• Venezuela's Hugo Chávez: Nice Weather for Autocrats

    Leave it to Hugo Chávez to turn natural calamity into political opportunity. As torrential rains left 130,000 Venezuelans homeless, the president leveraged the elements to his advantage. He won the legislature’s blessing to rule the country by decree for the next 18 months “on humanitarian grounds.” But his plans go way beyond aiding storm victims. Bundled into the package are measures that would allow confiscations of private property, higher taxes, state takeovers of banks and private companies, and cuts to foreign funding of nongovernmental organizations.
  • Bina Agarwal on Women's Role in Conservation

    In early December, nations met for another round of climate talks in Cancún, Mexico, where a joint initiative was launched to make women more integral to the process known by the acronym REDD, which aims to compensate developing countries for protecting forests. NEWSWEEK’s Katie Baker and Tania Barnes spoke with noted Indian economist Bina Agarwal on how women are central to global conservation efforts. Excerpts:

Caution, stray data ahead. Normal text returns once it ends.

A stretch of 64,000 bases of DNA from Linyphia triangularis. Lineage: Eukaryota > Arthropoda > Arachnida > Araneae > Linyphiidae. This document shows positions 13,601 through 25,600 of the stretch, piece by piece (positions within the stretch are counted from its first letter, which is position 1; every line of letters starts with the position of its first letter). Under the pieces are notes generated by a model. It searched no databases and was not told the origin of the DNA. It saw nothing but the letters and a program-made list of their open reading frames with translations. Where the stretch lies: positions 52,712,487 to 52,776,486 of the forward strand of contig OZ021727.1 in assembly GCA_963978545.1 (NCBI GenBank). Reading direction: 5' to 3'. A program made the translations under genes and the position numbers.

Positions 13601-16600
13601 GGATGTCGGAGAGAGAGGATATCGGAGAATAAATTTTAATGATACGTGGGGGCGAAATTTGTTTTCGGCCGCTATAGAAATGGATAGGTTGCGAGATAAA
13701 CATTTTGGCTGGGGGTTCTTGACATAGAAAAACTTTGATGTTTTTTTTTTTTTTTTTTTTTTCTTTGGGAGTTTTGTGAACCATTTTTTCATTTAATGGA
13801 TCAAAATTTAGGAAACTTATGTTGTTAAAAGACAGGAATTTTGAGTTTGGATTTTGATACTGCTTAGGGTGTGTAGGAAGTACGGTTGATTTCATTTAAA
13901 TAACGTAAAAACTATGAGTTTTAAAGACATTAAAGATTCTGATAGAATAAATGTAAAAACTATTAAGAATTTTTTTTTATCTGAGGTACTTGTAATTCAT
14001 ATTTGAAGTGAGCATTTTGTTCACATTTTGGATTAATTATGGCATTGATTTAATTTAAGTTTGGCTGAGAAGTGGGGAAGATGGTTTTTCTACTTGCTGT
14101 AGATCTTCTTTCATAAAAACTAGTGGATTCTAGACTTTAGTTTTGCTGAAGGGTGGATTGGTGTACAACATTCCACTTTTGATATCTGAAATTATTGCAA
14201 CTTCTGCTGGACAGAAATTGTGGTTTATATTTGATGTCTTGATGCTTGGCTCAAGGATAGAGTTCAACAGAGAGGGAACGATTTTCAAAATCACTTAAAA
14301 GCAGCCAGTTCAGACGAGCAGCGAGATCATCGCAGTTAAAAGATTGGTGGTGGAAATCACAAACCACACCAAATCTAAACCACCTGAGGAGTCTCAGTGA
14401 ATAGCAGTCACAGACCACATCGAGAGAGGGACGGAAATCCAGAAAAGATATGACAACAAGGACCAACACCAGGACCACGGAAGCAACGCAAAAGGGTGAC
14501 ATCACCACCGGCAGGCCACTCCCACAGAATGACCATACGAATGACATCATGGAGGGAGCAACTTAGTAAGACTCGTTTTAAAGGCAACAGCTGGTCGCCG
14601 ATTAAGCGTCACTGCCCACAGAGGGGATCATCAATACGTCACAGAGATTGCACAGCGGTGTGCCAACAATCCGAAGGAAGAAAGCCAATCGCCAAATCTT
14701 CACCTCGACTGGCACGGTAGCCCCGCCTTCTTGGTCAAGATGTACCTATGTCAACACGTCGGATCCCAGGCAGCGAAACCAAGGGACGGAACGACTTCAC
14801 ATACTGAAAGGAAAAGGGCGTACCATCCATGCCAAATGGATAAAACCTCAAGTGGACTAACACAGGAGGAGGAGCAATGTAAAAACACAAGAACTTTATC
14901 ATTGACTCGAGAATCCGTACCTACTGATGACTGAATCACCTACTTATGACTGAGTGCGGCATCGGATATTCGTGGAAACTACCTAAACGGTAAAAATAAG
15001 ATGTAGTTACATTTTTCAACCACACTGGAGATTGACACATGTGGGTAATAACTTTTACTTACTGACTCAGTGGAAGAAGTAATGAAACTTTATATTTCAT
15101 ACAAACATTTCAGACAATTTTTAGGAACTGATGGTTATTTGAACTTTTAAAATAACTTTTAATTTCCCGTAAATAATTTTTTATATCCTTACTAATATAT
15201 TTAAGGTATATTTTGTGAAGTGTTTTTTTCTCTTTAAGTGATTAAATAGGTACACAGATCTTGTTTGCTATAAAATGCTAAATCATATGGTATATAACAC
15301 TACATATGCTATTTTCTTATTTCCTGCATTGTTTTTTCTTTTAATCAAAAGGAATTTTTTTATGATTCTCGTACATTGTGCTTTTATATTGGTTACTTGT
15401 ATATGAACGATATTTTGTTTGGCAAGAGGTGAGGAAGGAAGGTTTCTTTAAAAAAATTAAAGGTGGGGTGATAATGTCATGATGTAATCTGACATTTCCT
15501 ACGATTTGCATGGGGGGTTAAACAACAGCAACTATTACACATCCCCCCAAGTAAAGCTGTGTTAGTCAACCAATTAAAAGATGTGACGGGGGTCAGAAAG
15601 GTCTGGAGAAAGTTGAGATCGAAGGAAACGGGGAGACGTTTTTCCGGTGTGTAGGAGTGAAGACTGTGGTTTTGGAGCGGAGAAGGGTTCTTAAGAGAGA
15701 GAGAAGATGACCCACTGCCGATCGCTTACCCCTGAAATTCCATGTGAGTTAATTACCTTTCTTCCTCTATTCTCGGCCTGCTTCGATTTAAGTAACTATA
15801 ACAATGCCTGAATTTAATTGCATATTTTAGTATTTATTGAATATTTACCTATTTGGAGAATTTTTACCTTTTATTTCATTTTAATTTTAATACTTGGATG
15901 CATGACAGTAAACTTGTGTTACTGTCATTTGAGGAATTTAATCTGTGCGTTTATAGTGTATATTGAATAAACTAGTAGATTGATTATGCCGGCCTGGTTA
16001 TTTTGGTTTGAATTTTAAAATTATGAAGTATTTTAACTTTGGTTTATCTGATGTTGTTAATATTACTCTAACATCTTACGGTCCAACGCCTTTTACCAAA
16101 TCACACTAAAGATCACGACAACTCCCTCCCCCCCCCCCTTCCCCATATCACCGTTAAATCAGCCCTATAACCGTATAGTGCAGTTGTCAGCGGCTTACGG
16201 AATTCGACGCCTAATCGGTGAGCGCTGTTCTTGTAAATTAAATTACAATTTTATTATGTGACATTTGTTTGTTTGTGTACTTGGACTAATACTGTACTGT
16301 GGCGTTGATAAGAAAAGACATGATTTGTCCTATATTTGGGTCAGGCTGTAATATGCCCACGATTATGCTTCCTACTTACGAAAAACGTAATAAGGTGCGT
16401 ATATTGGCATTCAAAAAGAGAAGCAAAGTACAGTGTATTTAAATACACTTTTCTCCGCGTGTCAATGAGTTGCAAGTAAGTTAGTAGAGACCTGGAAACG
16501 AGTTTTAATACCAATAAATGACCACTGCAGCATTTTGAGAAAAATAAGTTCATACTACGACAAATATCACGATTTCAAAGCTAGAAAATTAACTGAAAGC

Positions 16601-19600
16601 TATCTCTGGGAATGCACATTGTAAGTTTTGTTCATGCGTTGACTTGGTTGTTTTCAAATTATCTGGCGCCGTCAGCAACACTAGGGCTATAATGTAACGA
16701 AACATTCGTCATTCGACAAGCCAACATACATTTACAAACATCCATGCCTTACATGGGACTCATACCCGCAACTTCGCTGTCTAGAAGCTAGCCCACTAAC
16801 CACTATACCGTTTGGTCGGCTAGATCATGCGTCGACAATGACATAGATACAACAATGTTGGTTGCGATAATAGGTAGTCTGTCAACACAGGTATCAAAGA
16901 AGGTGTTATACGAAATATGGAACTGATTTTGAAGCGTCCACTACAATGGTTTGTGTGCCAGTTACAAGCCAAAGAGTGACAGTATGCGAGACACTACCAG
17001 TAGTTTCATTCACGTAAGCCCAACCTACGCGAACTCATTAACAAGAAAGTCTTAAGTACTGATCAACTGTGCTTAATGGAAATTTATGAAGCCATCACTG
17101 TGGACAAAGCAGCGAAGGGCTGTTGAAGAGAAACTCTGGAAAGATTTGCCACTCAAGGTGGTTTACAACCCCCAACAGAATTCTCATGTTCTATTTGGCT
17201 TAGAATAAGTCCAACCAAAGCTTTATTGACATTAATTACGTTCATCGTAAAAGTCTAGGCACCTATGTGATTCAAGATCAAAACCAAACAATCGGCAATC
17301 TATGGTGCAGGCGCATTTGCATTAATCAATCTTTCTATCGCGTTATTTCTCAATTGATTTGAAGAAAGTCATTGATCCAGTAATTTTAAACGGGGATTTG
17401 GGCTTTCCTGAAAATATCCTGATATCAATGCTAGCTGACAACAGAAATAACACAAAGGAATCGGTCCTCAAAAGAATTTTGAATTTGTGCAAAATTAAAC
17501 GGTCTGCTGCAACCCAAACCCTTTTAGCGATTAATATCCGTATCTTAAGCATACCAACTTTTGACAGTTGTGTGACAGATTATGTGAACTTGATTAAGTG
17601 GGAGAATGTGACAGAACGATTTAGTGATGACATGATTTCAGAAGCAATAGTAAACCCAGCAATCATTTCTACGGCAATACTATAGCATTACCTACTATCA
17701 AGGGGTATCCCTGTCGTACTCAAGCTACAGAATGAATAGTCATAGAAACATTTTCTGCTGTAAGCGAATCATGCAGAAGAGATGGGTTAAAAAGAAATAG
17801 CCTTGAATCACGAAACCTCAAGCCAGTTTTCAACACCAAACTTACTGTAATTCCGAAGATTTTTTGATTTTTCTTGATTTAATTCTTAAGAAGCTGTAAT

• What's Fueling China's Real-Estate Fever?

    As China’s economy roars into another year, analysts are keeping a wary eye on the country’s land and housing prices. Beijing’s National Bureau of Statistics reported a 7.7 percent rise in those prices over the past year, and many experts believe that the actual increase was far more steep than that.